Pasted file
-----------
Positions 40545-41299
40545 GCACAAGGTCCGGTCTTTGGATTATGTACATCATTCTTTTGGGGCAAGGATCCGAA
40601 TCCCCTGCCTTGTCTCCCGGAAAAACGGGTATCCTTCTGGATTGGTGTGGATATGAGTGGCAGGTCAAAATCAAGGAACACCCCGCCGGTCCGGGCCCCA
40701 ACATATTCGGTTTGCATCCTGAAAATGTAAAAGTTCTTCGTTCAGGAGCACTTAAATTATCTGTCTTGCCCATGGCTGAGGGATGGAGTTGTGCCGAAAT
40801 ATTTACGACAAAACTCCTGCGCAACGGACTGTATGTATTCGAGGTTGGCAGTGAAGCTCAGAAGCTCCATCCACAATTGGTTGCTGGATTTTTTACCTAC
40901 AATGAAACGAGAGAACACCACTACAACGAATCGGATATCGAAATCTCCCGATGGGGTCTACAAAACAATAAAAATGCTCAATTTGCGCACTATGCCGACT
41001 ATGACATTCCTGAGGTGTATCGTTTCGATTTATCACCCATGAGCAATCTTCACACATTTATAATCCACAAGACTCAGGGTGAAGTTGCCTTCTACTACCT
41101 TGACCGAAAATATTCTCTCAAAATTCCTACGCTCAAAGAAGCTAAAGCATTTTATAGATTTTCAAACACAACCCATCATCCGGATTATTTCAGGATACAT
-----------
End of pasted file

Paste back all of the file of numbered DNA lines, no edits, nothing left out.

Positions 40545-41299
40545 GCACAAGGTCCGGTCTTTGGATTATGTACATCATTCTTTTGGGGCAAGGATCCGAA
40601 TCCCCTGCCTTGTCTCCCGGAAAAACGGGTATCCTTCTGGATTGGTGTGGATATGAGTGGCAGGTCAAAATCAAGGAACACCCCGCCGGTCCGGGCCCCA
40701 ACATATTCGGTTTGCATCCTGAAAATGTAAAAGTTCTTCGTTCAGGAGCACTTAAATTATCTGTCTTGCCCATGGCTGAGGGATGGAGTTGTGCCGAAAT
40801 ATTTACGACAAAACTCCTGCGCAACGGACTGTATGTATTCGAGGTTGGCAGTGAAGCTCAGAAGCTCCATCCACAATTGGTTGCTGGATTTTTTACCTAC
40901 AATGAAACGAGAGAACACCACTACAACGAATCGGATATCGAAATCTCCCGATGGGGTCTACAAAACAATAAAAATGCTCAATTTGCGCACTATGCCGACT
41001 ATGACATTCCTGAGGTGTATCGTTTCGATTTATCACCCATGAGCAATCTTCACACATTTATAATCCACAAGACTCAGGGTGAAGTTGCCTTCTACTACCT
41101 TGACCGAAAATATTCTCTCAAAATTCCTACGCTCAAAGAAGCTAAAGCATTTTATAGATTTTCAAACACAACCCATCATCCGGATTATTTCAGGATACAT